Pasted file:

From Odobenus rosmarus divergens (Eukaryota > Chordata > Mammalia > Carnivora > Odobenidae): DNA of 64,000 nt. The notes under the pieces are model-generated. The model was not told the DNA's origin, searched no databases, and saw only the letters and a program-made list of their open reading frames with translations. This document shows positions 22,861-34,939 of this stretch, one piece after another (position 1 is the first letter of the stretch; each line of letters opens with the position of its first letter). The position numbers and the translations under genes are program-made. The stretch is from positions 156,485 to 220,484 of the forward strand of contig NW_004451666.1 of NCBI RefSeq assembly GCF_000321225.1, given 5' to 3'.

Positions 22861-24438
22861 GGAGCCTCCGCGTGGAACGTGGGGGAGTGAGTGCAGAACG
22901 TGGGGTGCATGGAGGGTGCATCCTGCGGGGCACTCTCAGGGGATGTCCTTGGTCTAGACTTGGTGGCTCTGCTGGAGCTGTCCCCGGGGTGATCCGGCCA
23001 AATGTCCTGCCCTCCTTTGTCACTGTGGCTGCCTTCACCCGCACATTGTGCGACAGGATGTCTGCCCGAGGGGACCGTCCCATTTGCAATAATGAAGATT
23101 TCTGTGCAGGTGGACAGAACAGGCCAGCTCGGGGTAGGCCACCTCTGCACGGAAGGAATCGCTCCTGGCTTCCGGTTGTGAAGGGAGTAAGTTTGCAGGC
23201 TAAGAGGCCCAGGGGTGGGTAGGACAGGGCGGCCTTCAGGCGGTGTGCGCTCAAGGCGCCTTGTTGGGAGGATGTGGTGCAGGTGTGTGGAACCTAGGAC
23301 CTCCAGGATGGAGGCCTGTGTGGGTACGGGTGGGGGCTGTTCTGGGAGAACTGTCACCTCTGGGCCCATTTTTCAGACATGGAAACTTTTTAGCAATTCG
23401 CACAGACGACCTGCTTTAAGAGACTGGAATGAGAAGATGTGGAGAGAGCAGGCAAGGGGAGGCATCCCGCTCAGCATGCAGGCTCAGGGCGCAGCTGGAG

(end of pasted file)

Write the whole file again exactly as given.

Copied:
From Odobenus rosmarus divergens (Eukaryota > Chordata > Mammalia > Carnivora > Odobenidae): DNA of 64,000 nt. The notes under the pieces are model-generated. The model was not told the DNA's origin, searched no databases, and saw only the letters and a program-made list of their open reading frames with translations. This document shows positions 22,861-34,939 of this stretch, one piece after another (position 1 is the first letter of the stretch; each line of letters opens with the position of its first letter). The position numbers and the translations under genes are program-made. The stretch is from positions 156,485 to 220,484 of the forward strand of contig NW_004451666.1 of NCBI RefSeq assembly GCF_000321225.1, given 5' to 3'.

Positions 22861-24438
22861 GGAGCCTCCGCGTGGAACGTGGGGGAGTGAGTGCAGAACG
22901 TGGGGTGCATGGAGGGTGCATCCTGCGGGGCACTCTCAGGGGATGTCCTTGGTCTAGACTTGGTGGCTCTGCTGGAGCTGTCCCCGGGGTGATCCGGCCA
23001 AATGTCCTGCCCTCCTTTGTCACTGTGGCTGCCTTCACCCGCACATTGTGCGACAGGATGTCTGCCCGAGGGGACCGTCCCATTTGCAATAATGAAGATT
23101 TCTGTGCAGGTGGACAGAACAGGCCAGCTCGGGGTAGGCCACCTCTGCACGGAAGGAATCGCTCCTGGCTTCCGGTTGTGAAGGGAGTAAGTTTGCAGGC
23201 TAAGAGGCCCAGGGGTGGGTAGGACAGGGCGGCCTTCAGGCGGTGTGCGCTCAAGGCGCCTTGTTGGGAGGATGTGGTGCAGGTGTGTGGAACCTAGGAC
23301 CTCCAGGATGGAGGCCTGTGTGGGTACGGGTGGGGGCTGTTCTGGGAGAACTGTCACCTCTGGGCCCATTTTTCAGACATGGAAACTTTTTAGCAATTCG
23401 CACAGACGACCTGCTTTAAGAGACTGGAATGAGAAGATGTGGAGAGAGCAGGCAAGGGGAGGCATCCCGCTCAGCATGCAGGCTCAGGGCGCAGCTGGAG